On July 10, TMZ reported that the pop star had filed legal documents expressing her “desire to choose and retain [her] own counsel, at Greenberg, Traurig, LLP,” specifically Mathew Rosengart. A former federal prosecutor and one of the Hollywood Reporter’s top 100 “power lawyers” for 2021, Rosengart has a long list of celebrity clients, including but not limited to Ben Affleck, Steven Spielberg, Sean Penn, and Winona Ryder. On July 14, Rosengart appeared in court, where Judge Penny approved his appointment. His first order of business: Calling on Britney’s father to resign. “We will be moving promptly and aggressively for his removal,” Rosengart said at the time.
Britney’s professional conservators
On July 1, Bessemer Trust — a private wealth-management firm that, along with her dad, Jamie Spears, oversaw Britney’s finances — also asked to exit the arrangement “immediately.” The request came days after Bessemer’s official appointment as co-conservator, and it cited “changed circumstances”: Jeff Glowacki, a managing director at the bank, said that when Ingham asked Bessemer to come onboard, he described the conservatorship as “voluntary.” After hearing otherwise from Britney, Bessemer back out. On July 14, Judge Penny granted that request as well.
Meanwhile, Montgomery has insisted (through her attorney) that she “has been a tireless advocate for Britney and for her well-being,” and “unlike family members who serve as conservators, is required to follow a Code of Ethics.” Montgomery denied blocking Britney from getting married and having more children, an accusation the pop star leveled against her conservators in court in June. She wants to stay on as conservator for now, and she has also requested security detail, citing the high volume of threats she says she’s received since Britney’s June court date.
Another family member who has opinions on the conservatorship: Lynne Spears, Britney’s mom. Lynne says she’s been involved in the conservatorship since May 2019, stepping in during what she called a “time of crisis” when Jamie forced Britney to enter medical treatment. In July court documents obtained by Entertainment Tonight, she indicated that the conservatorship had not served Britney’s “best interests.”
On July 6, Lynne filed a petition asking Judge Penny to authorize her daughter’s immediate “appointment of independent counsel,” arguing that “[Britney] can care for her person” now. She has earned “literally hundreds of millions of dollars as an international celebrity,” the filing noted, and “her capacity is certainly different today than it was in 2008.”
Lynne also backed Britney’s request to remove Jamie from the conservatorship. In a signed declaration submitted to the court on July 22, Lynne said Jamie has maintained “absolute control over [Britney’s] money and her health-care decisions,” noting that the relationship between Britney and her father has “dwindled to nothing but fear and hatred.” According to Lynne, Jamie has kept Britney under close scrutiny, even asking household staff and security detail “to inform on and report back to him each and every detail of every action that takes place in [Britney’s] home.”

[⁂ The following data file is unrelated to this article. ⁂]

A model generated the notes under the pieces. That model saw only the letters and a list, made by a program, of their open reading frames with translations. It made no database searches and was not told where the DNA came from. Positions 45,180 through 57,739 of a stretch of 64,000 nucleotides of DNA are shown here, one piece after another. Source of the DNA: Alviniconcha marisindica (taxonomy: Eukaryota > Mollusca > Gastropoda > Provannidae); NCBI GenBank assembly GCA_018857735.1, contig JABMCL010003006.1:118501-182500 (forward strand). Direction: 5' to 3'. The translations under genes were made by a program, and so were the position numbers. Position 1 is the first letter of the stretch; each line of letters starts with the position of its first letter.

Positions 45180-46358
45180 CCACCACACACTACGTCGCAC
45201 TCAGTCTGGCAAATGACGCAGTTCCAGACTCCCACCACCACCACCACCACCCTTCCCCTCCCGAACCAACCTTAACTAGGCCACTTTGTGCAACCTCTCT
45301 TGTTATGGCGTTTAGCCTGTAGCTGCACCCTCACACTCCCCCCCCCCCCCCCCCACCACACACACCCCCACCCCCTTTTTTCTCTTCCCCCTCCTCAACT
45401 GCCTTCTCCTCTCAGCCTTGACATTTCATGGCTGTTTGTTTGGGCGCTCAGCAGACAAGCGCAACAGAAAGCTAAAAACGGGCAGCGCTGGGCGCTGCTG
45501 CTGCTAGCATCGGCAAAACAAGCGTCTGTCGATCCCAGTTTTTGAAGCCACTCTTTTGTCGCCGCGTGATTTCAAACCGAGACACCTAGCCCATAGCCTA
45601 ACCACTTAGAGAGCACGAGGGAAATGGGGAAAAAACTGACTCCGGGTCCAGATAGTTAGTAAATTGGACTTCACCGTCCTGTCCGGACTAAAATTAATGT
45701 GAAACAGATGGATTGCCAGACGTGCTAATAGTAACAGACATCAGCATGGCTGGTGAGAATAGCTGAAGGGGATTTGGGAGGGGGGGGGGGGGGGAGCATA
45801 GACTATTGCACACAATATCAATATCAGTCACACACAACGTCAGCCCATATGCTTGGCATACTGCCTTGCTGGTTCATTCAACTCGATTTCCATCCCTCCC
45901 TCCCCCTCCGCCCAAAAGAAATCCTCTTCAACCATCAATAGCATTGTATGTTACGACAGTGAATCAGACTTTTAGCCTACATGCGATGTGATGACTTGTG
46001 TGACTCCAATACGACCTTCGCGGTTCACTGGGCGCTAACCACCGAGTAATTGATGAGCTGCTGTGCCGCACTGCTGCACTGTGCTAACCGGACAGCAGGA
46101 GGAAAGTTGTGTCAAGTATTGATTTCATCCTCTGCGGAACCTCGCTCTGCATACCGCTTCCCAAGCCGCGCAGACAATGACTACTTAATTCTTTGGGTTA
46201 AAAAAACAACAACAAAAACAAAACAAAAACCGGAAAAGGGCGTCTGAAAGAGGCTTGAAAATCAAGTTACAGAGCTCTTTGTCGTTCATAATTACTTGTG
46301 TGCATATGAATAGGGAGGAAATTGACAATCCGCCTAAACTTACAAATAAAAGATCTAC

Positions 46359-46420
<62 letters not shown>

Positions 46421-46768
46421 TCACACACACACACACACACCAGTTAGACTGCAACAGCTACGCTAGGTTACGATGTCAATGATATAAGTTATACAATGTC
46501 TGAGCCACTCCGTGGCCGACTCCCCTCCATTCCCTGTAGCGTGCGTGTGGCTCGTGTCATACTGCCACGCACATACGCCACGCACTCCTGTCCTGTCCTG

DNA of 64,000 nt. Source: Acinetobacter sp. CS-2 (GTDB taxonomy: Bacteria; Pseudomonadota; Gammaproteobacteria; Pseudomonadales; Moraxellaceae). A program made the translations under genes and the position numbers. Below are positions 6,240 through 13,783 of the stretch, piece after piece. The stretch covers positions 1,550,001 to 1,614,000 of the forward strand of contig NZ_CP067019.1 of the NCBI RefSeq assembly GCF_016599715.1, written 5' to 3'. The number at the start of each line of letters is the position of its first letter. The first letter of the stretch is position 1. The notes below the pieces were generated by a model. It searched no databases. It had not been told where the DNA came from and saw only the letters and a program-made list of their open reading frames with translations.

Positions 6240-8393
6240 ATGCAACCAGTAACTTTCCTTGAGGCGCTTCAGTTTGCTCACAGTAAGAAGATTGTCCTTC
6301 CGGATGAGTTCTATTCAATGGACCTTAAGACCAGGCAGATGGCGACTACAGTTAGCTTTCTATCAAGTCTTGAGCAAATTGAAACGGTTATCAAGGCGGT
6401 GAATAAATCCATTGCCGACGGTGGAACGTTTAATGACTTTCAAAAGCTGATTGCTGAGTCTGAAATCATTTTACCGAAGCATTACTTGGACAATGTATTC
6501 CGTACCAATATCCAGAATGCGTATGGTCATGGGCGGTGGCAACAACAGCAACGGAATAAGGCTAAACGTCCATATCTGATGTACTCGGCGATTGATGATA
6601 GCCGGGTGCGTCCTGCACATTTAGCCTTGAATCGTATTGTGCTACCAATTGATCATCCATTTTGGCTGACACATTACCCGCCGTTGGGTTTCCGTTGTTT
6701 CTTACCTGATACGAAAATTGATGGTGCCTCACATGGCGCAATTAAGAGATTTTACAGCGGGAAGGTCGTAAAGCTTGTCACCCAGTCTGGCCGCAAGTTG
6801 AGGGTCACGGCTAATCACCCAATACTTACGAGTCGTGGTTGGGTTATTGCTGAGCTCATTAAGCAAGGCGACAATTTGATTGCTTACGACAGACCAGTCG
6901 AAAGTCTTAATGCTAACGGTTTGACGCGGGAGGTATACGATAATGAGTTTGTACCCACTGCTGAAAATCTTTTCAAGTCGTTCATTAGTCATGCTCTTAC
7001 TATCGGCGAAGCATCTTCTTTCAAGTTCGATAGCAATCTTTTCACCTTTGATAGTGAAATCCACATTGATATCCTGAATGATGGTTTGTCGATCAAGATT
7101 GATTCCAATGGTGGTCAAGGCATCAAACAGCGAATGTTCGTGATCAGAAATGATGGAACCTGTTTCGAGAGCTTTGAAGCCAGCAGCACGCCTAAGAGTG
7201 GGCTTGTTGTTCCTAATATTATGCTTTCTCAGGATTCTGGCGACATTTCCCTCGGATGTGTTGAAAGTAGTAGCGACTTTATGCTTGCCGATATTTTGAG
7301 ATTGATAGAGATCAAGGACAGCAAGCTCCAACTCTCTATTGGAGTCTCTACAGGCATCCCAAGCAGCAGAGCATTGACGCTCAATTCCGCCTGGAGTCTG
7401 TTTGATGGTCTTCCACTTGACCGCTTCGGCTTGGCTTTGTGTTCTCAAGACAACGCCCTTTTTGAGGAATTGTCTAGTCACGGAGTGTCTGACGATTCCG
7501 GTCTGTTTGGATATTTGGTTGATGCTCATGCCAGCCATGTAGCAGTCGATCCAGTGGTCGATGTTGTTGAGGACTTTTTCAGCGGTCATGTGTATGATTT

She also echoed Britney’s claim that Jamie encouraged Britney to submit herself to a medical facility “against her wishes” and “was threatened with punishment if she did not stay for medical treatment that she did not want to endure.” She went on to describe Jamie’s control over their daughter as “exhausting and terrifying,” saying that Britney was subject to Jamie’s “constant threats and his decision-making over all aspects of her life.”
In the August 12 court filings, Jamie continued to hit back. More than half of Jamie’s 13-page court filing was spent targeting his ex-wife.
What happens next?
A hearing is set for November 12 to determine whether the conservatorship should be terminated altogether. In the interim, Mathew Rosengart’s proposed replacement as conservator of Britney’s finances — John Zabel, a certified public accountant — will take over Jamie’s role.
Additionally, Jamie’s behavior while acting as conservator has come under further scrutiny, thanks to new documentaries on the conservatorship. Controlling Britney Spears, a follow-up to the investigation the New York Times and FX dropped in February, delves into the elaborate surveillance machine Jamie allegedly architected to monitor his daughter, claims Rosengart believes merit serious investigation. During the September 29 hearing, Rosengart reiterated that belief, describing the choice to “eavesdrop on her most intimate communications with children, boyfriend, and lawyer” as “unfathomable,” according to one reporter who attended the hearing.
A second hearing date was set for December 8 to resolve the outstanding financial matters, which includes over a million dollars in legal fees that have been billed to Britney’s estate.
This article has been updated.